Editors of the Christian Science Sentinel, The Christian Science Monitor
A Christian Science perspective: Why honesty and integrity matter, and the consequences of ignoring the truth.
"You are entitled to your own opinions, but you are not entitled to your own facts," the late Senator Daniel Patrick Moynihan once famously said. Yet, if the logic of the saying seems obvious, the efforts to defy it seem endless.
During one recent week, the news reported on one high-profile US politician who was spotlighted for repeatedly retelling a moment of American history - and folding some invented "facts" into the retelling. That same week, another politician, from the opposing political party, told a series of untruths about events in his personal life. And across the Atlantic, a leader on the world stage told lies both to and about his people.
The habit of ignoring truth, whether in politics or elsewhere, degrades the public discourse. It slows momentum in the workplace and is a drag on the economy. At the same time, a pattern of truthfulness in speech and action elevates the political and nonpolitical conversation, and gets them back on a surer footing. Trust becomes more the norm, and reasserts its healthy impact on society. The truth matters - it matters to us all.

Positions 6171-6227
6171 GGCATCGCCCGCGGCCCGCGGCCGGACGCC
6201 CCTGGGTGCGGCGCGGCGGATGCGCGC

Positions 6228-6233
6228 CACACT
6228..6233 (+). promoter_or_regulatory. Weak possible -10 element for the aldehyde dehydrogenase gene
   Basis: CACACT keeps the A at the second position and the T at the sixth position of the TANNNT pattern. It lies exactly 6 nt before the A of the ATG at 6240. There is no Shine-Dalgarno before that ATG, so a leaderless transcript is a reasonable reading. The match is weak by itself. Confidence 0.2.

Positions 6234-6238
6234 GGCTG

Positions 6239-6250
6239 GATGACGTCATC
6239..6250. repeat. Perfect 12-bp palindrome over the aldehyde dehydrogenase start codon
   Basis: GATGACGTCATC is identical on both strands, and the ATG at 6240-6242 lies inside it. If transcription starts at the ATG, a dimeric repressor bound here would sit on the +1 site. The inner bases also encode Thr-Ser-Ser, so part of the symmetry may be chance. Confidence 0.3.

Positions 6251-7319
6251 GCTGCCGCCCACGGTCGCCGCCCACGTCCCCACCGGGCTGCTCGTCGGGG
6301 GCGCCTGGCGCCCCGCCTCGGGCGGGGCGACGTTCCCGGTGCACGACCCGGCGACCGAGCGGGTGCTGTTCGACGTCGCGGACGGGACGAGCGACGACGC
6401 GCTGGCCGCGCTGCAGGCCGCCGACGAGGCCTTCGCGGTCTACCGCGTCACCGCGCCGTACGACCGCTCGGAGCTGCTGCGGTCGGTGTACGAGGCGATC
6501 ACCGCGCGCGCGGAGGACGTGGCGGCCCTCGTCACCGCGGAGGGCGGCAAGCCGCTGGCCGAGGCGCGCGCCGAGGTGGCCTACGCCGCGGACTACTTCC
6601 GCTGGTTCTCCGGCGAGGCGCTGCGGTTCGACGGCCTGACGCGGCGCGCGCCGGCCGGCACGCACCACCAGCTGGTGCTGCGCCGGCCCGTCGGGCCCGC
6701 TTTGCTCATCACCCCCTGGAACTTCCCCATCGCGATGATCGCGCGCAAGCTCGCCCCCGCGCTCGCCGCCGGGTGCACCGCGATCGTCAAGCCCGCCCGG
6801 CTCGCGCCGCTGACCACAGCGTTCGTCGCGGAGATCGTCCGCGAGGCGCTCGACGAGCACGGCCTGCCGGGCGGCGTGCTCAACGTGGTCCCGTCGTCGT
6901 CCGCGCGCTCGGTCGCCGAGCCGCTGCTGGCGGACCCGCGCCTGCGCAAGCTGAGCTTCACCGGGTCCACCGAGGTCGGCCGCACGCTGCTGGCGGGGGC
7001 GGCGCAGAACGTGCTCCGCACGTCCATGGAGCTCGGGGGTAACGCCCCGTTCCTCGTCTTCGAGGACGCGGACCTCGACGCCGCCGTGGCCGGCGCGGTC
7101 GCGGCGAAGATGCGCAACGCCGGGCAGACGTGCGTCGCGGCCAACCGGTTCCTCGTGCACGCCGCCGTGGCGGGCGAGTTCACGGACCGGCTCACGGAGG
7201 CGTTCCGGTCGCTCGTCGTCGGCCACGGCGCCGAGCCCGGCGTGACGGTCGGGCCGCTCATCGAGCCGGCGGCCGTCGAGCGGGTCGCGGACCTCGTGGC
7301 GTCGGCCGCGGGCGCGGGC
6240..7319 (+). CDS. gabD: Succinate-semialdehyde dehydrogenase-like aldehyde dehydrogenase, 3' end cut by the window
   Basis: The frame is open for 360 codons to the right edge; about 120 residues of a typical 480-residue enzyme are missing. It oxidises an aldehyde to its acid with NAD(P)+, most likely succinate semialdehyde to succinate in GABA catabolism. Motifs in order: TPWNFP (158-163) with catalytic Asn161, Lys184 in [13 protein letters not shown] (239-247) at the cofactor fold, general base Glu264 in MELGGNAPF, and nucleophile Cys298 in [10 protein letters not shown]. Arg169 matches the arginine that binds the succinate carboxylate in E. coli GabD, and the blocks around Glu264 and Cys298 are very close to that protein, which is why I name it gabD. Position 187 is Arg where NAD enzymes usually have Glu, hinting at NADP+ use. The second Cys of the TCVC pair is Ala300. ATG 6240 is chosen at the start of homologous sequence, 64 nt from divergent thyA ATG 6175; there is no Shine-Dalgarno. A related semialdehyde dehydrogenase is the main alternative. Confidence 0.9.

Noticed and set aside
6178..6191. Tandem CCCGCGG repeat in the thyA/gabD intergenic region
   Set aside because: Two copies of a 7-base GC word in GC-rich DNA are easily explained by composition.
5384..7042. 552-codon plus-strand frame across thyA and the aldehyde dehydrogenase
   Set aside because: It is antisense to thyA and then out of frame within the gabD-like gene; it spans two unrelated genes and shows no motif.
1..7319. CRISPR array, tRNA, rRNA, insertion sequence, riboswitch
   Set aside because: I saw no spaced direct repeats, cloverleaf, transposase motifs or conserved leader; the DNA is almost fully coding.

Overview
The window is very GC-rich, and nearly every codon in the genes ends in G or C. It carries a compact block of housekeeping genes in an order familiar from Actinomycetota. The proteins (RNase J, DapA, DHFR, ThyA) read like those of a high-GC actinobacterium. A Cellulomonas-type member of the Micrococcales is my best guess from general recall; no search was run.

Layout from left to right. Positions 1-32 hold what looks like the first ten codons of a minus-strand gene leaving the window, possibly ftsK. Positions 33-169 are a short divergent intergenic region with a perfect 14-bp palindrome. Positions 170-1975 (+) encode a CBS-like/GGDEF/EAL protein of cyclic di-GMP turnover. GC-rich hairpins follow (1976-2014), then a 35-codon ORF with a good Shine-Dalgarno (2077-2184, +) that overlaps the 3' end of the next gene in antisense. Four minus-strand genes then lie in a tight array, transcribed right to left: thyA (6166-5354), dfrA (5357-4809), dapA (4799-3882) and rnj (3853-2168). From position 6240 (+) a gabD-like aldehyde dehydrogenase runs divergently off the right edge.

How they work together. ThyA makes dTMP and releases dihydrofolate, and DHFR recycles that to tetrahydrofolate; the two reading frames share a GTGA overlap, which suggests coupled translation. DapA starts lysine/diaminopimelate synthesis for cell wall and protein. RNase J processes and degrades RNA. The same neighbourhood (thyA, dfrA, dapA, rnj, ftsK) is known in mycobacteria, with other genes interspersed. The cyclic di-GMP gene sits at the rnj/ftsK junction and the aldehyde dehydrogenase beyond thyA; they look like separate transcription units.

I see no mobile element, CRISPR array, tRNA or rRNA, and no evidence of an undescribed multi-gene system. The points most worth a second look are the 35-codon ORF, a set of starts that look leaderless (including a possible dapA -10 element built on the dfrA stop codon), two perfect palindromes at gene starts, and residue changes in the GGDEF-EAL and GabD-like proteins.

For anyone longing to expand the role of truth in both the public conversation and in private behavior, there is an invaluable tool available to anyone willing to take it up: prayer. It's not prayer that pushes this agenda or that point of view. Rather, it's prayer at its purest; prayer that humbly affirms the nature of God to be Truth itself - and the genuine nature of each one of us to be the likeness of God, of Truth.
In spiritual fact, it is as native to man (and woman) to speak truthfully, as it is native to God to do so. It is natural for the truth to put down roots in each human heart, and take up permanent residence there. This presence of God-derived truth, when realized in prayer, produces an inner urging to be honest. To do the right thing. To value accuracy over expediency. To stay true to God's directing.
Consider an example from the Old Testament, involving Balaam. To an extraordinary degree he seems to have grasped the need to remain true to God's commands above all else.
Balak, king of Moab, had directed Balaam to curse the Israelites, who were about to enter Canaan. …